By Johan Galtung
The world wave of mediation has reached school systems all over; in some countries less, in others more. Like in Spain, as evidenced by this heavily oversubscribed seminar on school mediation. When asked to express what they want to see happen in schools, the most frequent answer was convivencia, living togetherness. In one word, not as a composite concept. Like in Japanese, the one word is kyosei.
What does it mean, concretely? I would interpret it as positive peace at school. Something behavioral: cooperation for mutual and equal benefit. Equity. Something attitudinal, emotional resonance, I enjoy your joy, I suffer your suffering: Empathy. Harmony.
But the school is a big, holistic place. Not only children, but also adults, teachers and staff. And parents. Positive togetherness within and between all these four groups? A huge order.
Many simplify this to togetherness among children, and not positive, only less negative. Less bullying, to protect victims – parents demand that – and to use teacher time for teaching, not keeping discipline–the staff demands that. However, it all hangs together.
In addition, simplification runs against another big world wave of two values: diversity and equality, against homogeneity-verticality. Read the rest of this entry »
By Jonathan Power
November 17, 2015
The Barbarians are not at the gate. There is no need for a rush to war as the French president, Francois Hollande, suggests.
The Americans did this after 9/11 and raced into Afghanistan with the intention of eliminating Al-Qaeda. They failed and they are still in Afghanistan – America’s longest war ever. They have become bogged down in fighting Afghani movements including the Taliban. Some of the Taliban may have hosted Al Qaeda for a while, but accounts suggest they weren’t happy about it. They certainly don’t today.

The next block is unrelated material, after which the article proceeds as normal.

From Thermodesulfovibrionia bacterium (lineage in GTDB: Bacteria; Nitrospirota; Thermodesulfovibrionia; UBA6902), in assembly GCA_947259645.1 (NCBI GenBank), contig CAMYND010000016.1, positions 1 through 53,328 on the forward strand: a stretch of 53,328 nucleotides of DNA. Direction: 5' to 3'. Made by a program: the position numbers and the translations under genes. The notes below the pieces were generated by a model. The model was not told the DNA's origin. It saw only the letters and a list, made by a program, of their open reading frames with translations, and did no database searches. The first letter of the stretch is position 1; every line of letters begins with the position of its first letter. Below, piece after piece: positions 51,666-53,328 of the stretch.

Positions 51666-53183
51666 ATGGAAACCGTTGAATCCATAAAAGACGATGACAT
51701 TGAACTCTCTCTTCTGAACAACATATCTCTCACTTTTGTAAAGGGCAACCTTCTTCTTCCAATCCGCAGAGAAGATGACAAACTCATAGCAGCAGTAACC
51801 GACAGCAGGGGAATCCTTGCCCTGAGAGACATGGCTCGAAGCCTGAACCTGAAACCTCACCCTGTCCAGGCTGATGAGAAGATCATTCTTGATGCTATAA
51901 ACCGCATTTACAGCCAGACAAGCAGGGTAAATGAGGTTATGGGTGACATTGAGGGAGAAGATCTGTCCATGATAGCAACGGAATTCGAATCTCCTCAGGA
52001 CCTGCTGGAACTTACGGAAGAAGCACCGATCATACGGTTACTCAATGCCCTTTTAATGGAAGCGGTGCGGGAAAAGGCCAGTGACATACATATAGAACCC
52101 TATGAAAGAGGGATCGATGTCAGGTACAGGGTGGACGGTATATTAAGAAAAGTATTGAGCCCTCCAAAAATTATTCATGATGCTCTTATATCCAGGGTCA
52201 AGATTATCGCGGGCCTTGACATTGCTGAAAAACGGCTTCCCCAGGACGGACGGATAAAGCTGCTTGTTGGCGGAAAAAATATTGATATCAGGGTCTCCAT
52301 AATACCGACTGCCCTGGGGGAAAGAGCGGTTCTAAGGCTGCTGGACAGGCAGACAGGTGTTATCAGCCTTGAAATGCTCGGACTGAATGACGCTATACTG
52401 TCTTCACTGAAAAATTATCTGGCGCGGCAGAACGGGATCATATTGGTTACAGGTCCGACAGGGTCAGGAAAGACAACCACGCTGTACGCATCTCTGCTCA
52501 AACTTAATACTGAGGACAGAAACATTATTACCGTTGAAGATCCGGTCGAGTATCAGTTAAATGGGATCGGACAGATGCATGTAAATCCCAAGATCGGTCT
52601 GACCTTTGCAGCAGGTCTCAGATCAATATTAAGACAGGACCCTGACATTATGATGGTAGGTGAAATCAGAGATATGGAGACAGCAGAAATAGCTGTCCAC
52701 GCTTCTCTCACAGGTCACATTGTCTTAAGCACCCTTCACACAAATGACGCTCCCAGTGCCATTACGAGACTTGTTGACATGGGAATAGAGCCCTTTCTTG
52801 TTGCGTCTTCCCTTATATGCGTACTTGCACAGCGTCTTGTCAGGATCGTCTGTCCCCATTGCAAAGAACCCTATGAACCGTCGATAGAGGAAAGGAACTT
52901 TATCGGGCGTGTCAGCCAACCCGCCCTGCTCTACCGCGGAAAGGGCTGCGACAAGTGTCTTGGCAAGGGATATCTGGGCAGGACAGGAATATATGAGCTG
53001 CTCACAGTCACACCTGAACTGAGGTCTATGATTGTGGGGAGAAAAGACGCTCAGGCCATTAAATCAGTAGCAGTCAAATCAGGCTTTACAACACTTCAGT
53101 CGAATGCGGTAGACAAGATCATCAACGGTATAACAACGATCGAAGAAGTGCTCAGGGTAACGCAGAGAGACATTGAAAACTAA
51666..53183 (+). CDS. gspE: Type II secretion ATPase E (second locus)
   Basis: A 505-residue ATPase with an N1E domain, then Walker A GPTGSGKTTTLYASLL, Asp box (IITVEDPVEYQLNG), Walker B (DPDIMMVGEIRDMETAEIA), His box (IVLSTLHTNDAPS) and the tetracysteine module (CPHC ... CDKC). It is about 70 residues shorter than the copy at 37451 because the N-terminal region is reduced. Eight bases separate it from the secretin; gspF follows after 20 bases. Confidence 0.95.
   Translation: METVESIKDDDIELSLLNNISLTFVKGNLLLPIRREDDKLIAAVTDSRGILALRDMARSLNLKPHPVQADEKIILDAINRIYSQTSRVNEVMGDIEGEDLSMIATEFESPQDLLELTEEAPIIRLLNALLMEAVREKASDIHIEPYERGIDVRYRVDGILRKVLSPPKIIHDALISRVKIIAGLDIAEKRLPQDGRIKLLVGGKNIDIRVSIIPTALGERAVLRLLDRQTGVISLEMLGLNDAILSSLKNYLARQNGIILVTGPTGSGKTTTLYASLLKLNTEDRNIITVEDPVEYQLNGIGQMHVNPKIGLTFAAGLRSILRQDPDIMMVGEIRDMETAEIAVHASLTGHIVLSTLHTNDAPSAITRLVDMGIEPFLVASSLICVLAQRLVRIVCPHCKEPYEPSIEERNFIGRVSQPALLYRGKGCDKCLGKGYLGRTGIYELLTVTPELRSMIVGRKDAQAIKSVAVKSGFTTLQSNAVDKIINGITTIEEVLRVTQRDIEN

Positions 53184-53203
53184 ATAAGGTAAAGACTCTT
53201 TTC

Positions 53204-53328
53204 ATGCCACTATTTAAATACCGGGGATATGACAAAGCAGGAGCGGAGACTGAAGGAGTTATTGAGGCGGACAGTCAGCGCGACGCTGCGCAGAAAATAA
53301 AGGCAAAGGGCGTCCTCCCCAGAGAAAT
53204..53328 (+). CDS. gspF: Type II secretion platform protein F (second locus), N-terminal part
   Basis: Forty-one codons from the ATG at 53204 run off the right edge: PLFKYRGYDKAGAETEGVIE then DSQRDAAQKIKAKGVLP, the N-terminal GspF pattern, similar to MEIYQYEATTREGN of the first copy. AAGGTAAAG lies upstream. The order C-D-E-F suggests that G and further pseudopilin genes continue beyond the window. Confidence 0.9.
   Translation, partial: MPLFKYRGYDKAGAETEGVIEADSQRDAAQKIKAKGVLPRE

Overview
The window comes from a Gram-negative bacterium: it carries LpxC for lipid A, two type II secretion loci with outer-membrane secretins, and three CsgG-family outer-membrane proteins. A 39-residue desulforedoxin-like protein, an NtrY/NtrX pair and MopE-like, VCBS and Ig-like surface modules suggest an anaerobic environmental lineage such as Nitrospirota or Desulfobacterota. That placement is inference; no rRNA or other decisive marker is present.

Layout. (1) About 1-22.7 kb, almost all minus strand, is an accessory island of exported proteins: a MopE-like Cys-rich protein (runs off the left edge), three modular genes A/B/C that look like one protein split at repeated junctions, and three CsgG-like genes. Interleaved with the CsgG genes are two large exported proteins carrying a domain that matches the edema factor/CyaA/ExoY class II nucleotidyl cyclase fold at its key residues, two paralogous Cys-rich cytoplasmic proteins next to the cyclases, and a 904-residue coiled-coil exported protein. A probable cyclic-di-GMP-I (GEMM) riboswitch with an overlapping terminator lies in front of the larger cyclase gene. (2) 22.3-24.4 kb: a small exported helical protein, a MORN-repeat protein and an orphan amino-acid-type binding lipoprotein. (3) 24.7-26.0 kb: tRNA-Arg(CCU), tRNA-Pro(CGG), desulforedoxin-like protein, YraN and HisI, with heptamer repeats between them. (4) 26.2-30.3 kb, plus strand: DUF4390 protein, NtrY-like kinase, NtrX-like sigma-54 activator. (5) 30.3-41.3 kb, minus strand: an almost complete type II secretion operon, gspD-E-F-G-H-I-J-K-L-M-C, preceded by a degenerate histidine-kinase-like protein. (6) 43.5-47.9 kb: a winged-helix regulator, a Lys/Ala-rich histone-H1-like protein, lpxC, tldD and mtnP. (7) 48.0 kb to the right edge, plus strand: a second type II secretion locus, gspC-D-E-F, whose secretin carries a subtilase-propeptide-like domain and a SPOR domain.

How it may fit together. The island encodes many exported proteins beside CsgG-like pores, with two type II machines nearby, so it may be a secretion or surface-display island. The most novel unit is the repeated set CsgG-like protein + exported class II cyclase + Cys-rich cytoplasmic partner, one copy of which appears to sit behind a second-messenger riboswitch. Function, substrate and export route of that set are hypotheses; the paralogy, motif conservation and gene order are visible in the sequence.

In Harvard University’s magazine, “International Security”, Professors Alexander Downs and Jonathan Monten report they have studied over 1000 military interventions over many years. It is very rare that there has been success.
Bogged down, bogged down. These two words should resonate in every Western (and Russian) leaders’ head. Vietnam, Iraq, Afghanistan, Lebanon and Libya. (Also Russia in Afghanistan and in Chechnya).
There is such a long list of failure. Give one good reason why it should be different this time.
Think of Read the rest of this entry »
By Jonathan Power
November 10th 2015
President Xi Jinping of China has poked us in the eye again. What you see is what you get. In the case of his meeting last Saturday with Ma Ying-jeou, Taiwan’s president and leader of the Kuomintang Party, it tells the world that if it plays its hand quietly, even gently, China, if it is shrewd, can in the end win re-unification.
The leaders of the two parties, the communists and the Kuomintang, the Republican claimants for power, hadn’t met since 1945 during aborted peace negotiations. A while later the Kuomintang, facing defeat from Mao Zedong’s communist army, fled the mainland to Taiwan.